Background Previous intraoperative nerve monitoring (IONM) studies have demonstrated modest-to-no benefit and did not include a nationwide sample of hospitals representative of broad thyroidectomy practices. This national study was designed to compare vocal cord paralysis (VCP) rates between thyroidectomy with IONM and without monitoring (conventional).
Study Design We performed a retrospective analysis of 243,527 thyroidectomies during 2008 to 2011 using the Nationwide Inpatient Sample.
Results Use of IONM increased yearly throughout the study period (2.6% , 5.6% , 6.1% , 6.9% ) and during this time, VCP rates in the IONM group initially increased year-over-year (0.9% , 2.4% , 2.5% , 1.4% ). In unadjusted analyses, IONM was associated with significantly higher VCP rates (conventional 1.4% vs IONM 1.9%, p < 0.001). After propensity score matching, IONM remained associated with higher VCP rates in partial thyroidectomy and lower VCP rates for total thyroidectomy with neck dissection. Hospital-level analysis revealed that VCP rates were not explained by differential laryngoscopy rates, decreasing the likelihood of ascertainment bias. Additionally, for hospitals in which IONM was applied to more than 50% of thyroidectomies, lower VCP rates were observed (1.1%) compared with hospitals that applied IONM to less than 50% (1.6%, p = 0.016). Higher hospital volume correlated with lower VCP rates in both groups (<75, 75 to 299, >300 thyroidectomies/year: IONM, 2.1%, 1.7%, 1.7%; conventional, 1.5%, 1.3%, 1.0%, respectively).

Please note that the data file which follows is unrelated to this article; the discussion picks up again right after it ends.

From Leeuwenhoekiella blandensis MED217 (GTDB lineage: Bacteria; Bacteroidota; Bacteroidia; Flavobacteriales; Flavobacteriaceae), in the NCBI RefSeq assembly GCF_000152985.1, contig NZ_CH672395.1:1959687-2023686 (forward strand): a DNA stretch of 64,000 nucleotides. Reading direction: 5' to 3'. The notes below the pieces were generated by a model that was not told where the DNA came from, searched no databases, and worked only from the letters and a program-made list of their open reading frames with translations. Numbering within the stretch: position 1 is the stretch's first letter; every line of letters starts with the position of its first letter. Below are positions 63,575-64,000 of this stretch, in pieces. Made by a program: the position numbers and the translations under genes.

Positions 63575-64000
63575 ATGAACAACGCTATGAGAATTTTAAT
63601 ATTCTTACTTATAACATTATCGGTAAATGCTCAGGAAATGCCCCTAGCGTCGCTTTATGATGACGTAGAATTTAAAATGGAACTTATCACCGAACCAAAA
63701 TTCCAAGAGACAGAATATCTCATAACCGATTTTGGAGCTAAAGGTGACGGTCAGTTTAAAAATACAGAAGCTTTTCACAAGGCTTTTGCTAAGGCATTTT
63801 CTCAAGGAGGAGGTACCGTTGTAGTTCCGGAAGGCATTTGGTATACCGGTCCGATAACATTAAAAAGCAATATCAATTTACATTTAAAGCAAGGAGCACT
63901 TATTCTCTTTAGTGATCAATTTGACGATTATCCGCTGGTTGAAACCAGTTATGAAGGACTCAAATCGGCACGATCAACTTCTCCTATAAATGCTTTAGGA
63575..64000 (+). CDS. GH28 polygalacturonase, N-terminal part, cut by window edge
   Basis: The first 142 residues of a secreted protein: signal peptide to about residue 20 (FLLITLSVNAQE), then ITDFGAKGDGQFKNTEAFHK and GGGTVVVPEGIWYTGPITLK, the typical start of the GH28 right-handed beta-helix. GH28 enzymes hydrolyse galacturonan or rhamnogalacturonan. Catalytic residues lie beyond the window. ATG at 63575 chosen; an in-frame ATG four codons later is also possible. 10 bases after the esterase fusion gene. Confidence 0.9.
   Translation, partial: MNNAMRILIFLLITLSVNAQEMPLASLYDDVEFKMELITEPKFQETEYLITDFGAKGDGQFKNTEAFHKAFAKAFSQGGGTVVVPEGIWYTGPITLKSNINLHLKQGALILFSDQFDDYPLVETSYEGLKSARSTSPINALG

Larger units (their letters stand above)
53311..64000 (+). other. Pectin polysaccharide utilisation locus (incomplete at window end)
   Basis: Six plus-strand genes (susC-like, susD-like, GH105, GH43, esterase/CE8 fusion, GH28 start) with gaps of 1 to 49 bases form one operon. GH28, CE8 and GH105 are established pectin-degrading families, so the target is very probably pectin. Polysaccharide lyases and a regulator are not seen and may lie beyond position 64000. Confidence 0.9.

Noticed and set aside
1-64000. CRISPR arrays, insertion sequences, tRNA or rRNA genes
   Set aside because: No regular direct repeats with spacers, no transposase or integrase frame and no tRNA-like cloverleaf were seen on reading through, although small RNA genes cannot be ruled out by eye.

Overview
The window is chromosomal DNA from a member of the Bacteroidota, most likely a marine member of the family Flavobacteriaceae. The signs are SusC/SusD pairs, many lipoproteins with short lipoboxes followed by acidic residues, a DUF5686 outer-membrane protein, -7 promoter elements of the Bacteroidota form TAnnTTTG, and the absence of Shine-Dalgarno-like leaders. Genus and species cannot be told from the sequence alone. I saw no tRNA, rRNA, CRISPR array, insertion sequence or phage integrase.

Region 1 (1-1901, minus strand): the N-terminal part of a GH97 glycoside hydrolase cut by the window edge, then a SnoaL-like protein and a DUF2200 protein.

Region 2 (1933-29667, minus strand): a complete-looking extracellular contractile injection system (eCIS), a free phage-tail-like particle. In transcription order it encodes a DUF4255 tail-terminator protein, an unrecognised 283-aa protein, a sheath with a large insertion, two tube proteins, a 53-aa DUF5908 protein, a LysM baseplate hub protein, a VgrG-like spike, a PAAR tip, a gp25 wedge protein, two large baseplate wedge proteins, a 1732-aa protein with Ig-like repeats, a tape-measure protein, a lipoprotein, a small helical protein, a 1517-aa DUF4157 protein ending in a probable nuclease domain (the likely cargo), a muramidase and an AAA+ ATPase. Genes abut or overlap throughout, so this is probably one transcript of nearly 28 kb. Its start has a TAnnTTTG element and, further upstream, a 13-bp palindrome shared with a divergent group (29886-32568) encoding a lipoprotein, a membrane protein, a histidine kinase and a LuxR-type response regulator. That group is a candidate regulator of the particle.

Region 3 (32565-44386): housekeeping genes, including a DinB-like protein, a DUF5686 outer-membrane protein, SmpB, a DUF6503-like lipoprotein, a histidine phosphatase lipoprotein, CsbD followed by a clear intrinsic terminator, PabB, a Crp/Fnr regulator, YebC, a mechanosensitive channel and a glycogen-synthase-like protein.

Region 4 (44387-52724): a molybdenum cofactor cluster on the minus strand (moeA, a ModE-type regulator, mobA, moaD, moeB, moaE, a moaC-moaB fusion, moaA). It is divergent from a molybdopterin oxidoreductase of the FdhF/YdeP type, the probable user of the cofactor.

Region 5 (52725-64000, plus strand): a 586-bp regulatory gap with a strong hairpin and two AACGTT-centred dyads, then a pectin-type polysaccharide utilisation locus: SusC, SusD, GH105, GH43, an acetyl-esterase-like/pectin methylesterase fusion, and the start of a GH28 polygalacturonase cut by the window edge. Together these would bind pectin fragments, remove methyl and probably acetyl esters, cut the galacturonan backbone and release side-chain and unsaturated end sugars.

Conclusions According to this study, IONM has not been broadly adopted into practice. Overall, IONM was associated with a higher rate of VCP even after correction for numerous confounders. In particular, low institutional use of IONM and use in partial thyroidectomies are associated with higher rates of VCP. Further studies are warranted to support the broader application of IONM in patients where benefit can be reliably achieved.
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